“People from the front of the line are meeting today (the same people who decided to start the line four days early), and they’re organizing to press the superintendent to honor the line.”

    Why is this not an open meeting? Is transparency not one of the big problems that exist in the current dysfunctionality of our school district? Will following the district’s lead and withholding ideas and information help move forward or cause friction in the community at large?

    Why not hold an open meeting to start organizing getting community members (including the children as we should model to them the right way to facilitate change) involved in other schools like Lea, Powell, and Wilson? The time and energy they have already spent and will spend fighting their own personal “injustice” would be an amazing resource for any school in the city.

    I believe that PAS has an early drop off in the cafeteria for parents who have to work early or get another child to a different school. If this doesn’t exist, we as a community could make it happen. This allows parents to drop off at another school such as Lea which is only 4 blocks away.

  26. Jm Says:

    Lisa, turning this into an argument about reproductive choice is a bit of a stretch here. If parents who have chosen more than one child had known this would be an issue when enrolling their first child, they probably would have chosen a different school in the first place… There are plenty of options for decent public schools in the city where sibling preference is honored.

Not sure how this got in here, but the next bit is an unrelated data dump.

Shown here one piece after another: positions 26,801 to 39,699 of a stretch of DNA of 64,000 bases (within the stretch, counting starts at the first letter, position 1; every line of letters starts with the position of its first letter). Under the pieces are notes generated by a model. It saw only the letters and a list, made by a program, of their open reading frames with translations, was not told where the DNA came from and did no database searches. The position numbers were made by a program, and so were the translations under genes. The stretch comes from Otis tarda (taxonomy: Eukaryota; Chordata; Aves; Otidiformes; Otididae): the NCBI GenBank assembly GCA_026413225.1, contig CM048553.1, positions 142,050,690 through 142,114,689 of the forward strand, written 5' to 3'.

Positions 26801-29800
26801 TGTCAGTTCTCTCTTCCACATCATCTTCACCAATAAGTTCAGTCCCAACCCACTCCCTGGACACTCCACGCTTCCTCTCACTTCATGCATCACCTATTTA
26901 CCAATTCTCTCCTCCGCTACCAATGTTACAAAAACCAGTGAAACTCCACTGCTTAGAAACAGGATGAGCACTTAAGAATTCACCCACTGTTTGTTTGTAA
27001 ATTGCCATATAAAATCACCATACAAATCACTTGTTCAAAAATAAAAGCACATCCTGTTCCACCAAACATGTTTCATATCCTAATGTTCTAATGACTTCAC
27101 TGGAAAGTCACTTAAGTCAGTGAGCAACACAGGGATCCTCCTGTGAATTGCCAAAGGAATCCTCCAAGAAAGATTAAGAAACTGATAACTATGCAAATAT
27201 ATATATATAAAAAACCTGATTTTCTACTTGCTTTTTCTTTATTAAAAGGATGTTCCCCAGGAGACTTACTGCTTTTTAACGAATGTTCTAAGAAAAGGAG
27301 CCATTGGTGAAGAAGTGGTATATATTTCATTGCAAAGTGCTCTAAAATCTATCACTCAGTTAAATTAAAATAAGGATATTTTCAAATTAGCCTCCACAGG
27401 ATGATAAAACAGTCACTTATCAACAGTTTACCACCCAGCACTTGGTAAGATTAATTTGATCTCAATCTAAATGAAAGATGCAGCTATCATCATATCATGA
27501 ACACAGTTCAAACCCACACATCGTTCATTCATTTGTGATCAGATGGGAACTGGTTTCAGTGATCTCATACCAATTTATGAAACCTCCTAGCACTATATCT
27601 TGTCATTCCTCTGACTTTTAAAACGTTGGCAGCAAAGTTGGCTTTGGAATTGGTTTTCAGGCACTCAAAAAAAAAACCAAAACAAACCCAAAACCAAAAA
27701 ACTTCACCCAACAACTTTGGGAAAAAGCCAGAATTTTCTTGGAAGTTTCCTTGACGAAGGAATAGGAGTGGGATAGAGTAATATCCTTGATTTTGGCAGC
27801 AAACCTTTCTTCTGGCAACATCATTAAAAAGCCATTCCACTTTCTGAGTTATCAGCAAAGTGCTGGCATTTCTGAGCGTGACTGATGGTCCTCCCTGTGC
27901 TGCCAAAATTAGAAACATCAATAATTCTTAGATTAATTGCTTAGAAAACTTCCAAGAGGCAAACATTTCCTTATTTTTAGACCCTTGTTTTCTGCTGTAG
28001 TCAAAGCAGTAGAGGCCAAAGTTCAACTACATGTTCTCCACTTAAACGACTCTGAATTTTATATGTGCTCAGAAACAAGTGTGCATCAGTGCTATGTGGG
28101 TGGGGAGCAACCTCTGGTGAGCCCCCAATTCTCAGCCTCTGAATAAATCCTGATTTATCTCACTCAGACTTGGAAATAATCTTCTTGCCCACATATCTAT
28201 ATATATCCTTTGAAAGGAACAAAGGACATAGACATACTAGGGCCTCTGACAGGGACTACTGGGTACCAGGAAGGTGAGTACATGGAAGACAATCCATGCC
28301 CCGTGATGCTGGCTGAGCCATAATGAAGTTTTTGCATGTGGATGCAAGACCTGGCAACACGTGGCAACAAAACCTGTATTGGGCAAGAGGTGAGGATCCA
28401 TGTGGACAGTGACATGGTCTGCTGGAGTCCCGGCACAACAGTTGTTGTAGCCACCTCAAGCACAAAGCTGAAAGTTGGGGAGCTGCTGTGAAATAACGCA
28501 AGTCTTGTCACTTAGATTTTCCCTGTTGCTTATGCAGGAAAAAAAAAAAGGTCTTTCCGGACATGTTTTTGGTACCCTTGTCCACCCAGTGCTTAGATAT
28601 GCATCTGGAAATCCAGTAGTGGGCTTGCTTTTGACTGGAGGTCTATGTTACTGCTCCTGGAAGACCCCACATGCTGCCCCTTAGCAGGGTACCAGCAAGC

27. Saddened Says:

    Not having to follow in older siblings footsteps can be a good or great thing, depending on your perspective. When a child follows a sibling in school that child is often compared (and criticized) to the older sibling by teachers & staff. This impacts a child’s opportunity to develop their own personality & learning style and flourish as an individual.

    Does it make life harder as a parent to have kids in different schools? Of course it does, but no one ever said being a parent was easy. I do understand the anxiety of single parents and as I posted above I know that we as a community can come together and support or create an early drop off program (or something better).

    Also, I’m curious how many of the parents that waited in line and are so outraged are also parents who will pull their children out of PAS after fourth grade to send them to Masterman? This is an ongoing issue at PAS and also reeks of elitism.

  28. Erin Says:

    @SteveG: To answer your question about later grades, I will paraphrase Bill W: we’re taking it one grade at a time.

  29. Lisa Says:

    Jm, I am not “turning this into an argument about reproductive choice.” I am saying that people who make choices (which in this case are reproductive) should bear the consequences of them. Each individual child should have an equal chance in a lottery. Giving preference (which functionally means automatic admission) to a child simply because he or she has an older sibling at the school is unfair.